As I sat reading a newspaper editorial that presented a detailed analysis of caste, subcaste and religion based on permutations and combinations that had influenced the outcome of the recent UP by-elections, two questions popped up – why is it that even in 2018, society remains deeply divided on the lines of caste, religion, and region? And when will we realise that if we continue choosing our representatives on the basis of caste and not merit, we will continue to be shortchanged.
I turned my attention to my own faith to analyse the issue from the perspective of Sikh history and philosophy. The Sikh religion is fundamentally against any form of discrimination. Looking back on Baisakhi day back in 1699, I realised that it could offer a great deal of hope to the country. The events of Baisakhi at Anandpur Sahib, now in Ropar district of Punjab are well-known.
On that day, Guru Gobind Singhji, the Tenth Guru of the Sikhs, appeared in front of a large congregation, eyes blazing and a gleaming sword in hand to announce that he needed a volunteer to offer his head in sacrifice; he made that call five times that morning till five volunteers had offered to sacrifice their lives. These five were the first entrants to the order of the Khalsa, the Pure Ones, the Panj Pyare or the five beloved ones of the guru and are held in high esteem by the Sikhs.
Who were these brave and valiant five men? While the event is often retold as a story, very little is known about the original Panj Pyare. Where had these men come from? A bit of research and some amazing facts were uncovered. The five are described here: Daya Ram was the first one to offer his head to the Guru. A Khatri by caste, he belonged to an affluent trading family of Lahore. After baptism, he became Bhai Daya Singh. Dharam Dass was a Jat farmer from the ancient town of Hastinapur, now Meerut District.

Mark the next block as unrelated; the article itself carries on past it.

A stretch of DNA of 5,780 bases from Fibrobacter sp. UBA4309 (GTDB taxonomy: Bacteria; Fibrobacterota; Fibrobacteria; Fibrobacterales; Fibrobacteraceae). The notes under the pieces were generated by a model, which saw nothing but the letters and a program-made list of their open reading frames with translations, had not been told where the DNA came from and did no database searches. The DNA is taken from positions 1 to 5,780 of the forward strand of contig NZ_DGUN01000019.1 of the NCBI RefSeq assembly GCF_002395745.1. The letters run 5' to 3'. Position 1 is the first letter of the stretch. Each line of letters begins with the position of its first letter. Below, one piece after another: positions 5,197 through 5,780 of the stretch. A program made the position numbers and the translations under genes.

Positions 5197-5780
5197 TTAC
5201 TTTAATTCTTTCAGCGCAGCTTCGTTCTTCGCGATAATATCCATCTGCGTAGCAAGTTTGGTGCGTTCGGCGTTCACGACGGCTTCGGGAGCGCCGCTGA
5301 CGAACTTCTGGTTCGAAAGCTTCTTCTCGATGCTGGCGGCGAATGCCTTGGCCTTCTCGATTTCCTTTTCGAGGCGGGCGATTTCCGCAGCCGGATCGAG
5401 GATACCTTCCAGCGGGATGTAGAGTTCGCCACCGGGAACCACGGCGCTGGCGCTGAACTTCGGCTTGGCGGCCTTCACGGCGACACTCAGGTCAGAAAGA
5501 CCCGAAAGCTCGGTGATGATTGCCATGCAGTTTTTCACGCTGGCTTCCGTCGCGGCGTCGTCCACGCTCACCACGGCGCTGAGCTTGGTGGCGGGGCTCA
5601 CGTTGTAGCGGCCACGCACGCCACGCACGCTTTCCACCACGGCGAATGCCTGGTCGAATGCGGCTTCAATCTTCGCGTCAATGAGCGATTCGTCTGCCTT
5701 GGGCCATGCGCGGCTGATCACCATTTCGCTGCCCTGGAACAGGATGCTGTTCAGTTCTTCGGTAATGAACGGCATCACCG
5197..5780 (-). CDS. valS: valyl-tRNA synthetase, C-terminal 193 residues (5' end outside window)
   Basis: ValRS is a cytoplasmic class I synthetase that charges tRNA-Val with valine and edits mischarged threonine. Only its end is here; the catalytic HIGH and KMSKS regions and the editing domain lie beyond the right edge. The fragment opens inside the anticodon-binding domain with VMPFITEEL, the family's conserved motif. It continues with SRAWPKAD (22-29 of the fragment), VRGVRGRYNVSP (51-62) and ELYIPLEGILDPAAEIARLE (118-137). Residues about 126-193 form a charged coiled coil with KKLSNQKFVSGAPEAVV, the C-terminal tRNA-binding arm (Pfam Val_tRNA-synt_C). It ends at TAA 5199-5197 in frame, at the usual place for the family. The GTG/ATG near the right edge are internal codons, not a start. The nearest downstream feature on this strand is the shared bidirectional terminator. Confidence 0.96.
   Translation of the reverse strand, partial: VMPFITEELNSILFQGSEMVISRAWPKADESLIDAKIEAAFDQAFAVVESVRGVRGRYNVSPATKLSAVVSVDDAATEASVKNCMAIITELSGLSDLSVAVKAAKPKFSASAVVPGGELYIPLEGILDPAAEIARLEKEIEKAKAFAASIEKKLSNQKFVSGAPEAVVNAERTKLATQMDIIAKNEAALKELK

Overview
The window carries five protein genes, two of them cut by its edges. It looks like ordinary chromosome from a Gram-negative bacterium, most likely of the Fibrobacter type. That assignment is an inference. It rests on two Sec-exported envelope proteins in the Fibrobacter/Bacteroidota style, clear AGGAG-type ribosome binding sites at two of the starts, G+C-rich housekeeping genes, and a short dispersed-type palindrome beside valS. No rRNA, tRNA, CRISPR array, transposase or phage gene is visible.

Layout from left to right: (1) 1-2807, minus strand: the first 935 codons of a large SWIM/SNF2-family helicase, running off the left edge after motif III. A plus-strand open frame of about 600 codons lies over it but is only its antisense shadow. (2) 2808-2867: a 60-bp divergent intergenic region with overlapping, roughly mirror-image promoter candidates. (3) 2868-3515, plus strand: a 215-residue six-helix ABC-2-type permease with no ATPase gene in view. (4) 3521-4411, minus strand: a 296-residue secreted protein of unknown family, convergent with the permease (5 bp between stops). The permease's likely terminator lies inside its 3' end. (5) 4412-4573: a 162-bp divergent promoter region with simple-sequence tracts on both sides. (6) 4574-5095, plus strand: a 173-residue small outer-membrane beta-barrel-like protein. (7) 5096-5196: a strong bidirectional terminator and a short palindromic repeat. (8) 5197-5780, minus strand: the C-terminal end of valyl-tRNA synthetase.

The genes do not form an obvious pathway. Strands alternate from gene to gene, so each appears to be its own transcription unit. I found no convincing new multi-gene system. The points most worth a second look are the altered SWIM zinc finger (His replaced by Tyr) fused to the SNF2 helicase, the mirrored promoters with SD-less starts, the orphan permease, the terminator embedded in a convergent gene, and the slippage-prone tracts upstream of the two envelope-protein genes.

He became Bhai Dharam Singh. Himmat Rai was a Kumhar, potter by caste from Jagannath Puri, Orissa. He was named Bhai Himmat Singh. Mohkam Chand was a Chhimba-Darzi, tailor-dyer by caste and came from Dwarka in Gujarat. He was known as Bhai Mohkam Singh later. Sahib Chand was a Nai, barber and came from Bidar in Karnataka. He became known as Bhai Sahib Singh. Guru Gobind Singhji made the Panj Pyare sit in a circle, as he prepared Amrit, the nectar of immortality by pouring water into an iron bowl, with sweet Patashas and stirring the water with a Khanda, a double-edged sword, he recited the Baani, prayers from the Adi Granth.
The Panj Pyare then drank the Amrit one by one straight from the bowl. The Guru neutralised their caste and socio-economic status and created a brotherhood of equals called the Khalsa, Pure Ones. The five now had to follow a Rehator code of conduct – grow unshorn hair and wear the five K’s, adopt a common surname, Singh meaning ‘lion’ and worship only the one almighty God.
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